Health Law

En banc 5th Circuit allows Medicaid defunding of Planned Parenthood

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Planned Parenthood

A Planned Parenthood clinic in Warren, Michigan. Photo by Katherine Welles/

Medicaid patients don’t have a right to sue over a state’s decision to end Medicaid funding for Planned Parenthood, the en banc 5th U.S. Circuit Court of Appeals at New Orleans ruled Monday.

The appeals court ruled against patients challenging the funding ban in a Texas case and overruled a contrary 5th Circuit panel decision in a Louisiana case. The U.S. Supreme Court refused to consider the Louisiana case in December 2018.

Texas and Louisiana are among the states that took Planned Parenthood off their approved lists after an anti-abortion group claimed that its secret videos showed Planned Parenthood officials discussing the sale of fetal tissue.

The Medicaid patients in the Texas case had alleged that Planned Parenthood providers had been removed from the Medicaid program under a pretext that they were unqualified.

The en banc 5th Circuit held that the patients didn’t have a right to choose their own providers under the Medicaid Act and didn’t have a right to sue for interference with that right under Section 1983 of the Civil Rights Act.

The decision lifted a preliminary injunction requiring continuation of funding. The preliminary injunction was based on the claims of Medicaid patients, not Planned Parenthood plaintiffs.

Chief Judge Priscilla Owen, a nominee of President George W. Bush, wrote the majority opinion for the en banc 5th Circuit. Nine other judges joined her opinion in full, and a tenth judge concurred in the judgment.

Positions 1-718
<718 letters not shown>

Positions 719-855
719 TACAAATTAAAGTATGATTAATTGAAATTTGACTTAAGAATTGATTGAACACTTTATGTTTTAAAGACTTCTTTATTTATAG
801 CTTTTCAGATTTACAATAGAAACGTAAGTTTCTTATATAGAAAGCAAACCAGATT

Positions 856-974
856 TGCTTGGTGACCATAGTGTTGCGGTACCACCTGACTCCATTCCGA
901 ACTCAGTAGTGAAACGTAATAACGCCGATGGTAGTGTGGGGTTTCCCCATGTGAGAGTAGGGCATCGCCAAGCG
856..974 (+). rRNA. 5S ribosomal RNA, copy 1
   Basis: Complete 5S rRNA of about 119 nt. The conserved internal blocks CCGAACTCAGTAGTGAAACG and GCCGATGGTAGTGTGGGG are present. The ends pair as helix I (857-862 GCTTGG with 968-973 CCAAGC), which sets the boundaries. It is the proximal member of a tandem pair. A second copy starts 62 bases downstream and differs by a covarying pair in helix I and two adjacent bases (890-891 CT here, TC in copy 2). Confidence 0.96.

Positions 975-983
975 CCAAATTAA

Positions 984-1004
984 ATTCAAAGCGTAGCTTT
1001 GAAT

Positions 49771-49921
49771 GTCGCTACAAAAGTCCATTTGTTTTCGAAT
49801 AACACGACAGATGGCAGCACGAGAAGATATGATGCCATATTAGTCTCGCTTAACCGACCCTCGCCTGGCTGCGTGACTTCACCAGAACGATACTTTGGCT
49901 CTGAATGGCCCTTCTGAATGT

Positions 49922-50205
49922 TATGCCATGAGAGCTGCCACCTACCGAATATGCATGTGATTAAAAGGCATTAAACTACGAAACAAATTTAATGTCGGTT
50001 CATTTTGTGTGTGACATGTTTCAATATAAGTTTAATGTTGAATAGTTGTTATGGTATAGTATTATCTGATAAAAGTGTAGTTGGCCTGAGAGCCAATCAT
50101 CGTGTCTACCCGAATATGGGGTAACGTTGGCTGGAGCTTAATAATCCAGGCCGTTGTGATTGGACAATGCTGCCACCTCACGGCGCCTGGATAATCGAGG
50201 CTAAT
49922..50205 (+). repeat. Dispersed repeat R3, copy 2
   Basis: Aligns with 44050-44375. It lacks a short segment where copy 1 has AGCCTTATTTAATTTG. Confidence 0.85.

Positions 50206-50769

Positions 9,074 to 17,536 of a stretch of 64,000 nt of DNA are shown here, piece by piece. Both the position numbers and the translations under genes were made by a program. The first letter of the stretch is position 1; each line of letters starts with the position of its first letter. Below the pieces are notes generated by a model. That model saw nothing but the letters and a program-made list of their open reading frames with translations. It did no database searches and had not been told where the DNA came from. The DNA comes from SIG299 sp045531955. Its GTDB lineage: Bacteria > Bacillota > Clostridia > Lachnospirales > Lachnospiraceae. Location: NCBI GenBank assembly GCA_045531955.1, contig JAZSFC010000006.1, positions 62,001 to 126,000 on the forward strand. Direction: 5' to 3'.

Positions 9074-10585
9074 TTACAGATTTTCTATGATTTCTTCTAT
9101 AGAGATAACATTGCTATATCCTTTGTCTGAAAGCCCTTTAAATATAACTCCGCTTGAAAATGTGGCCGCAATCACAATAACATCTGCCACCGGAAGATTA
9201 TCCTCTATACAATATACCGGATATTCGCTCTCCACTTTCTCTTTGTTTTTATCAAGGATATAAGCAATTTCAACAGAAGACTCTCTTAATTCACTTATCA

Owen said her opinion is in accord with a decision by the 8th Circuit at St. Louis. Five other federal appeals courts have reached contrary decisions.

The en banc 5th Circuit had considered the Louisiana case, Planned Parenthood of Gulf Coast v. Gee, in 2017. At that time, the appeals court split 7-7 on whether to hear the case en banc, leaving in place a decision allowing Louisiana Medicaid patients to sue.

The makeup of the 5th Circuit has changed since then, Fox News reports. The 5th Circuit includes six nominees of President Donald Trump. The four Trump nominees who participated in the Texas case all joined the majority opinion. A fifth joined the case too late to participate and a sixth recused.

Two judges dissented from the Texas 5th Circuit decision, Planned Parenthood of Greater Texas v. Kauffman.

“Under the majority’s decision, Medicaid patients will lose any semblance of autonomy in choosing their health care providers and must meekly accept what choices the state allows,” they wrote.

Other publications covering the decision include the Texas Tribune, the National Review and Law & Crime.

Hat tip to the SBA List.

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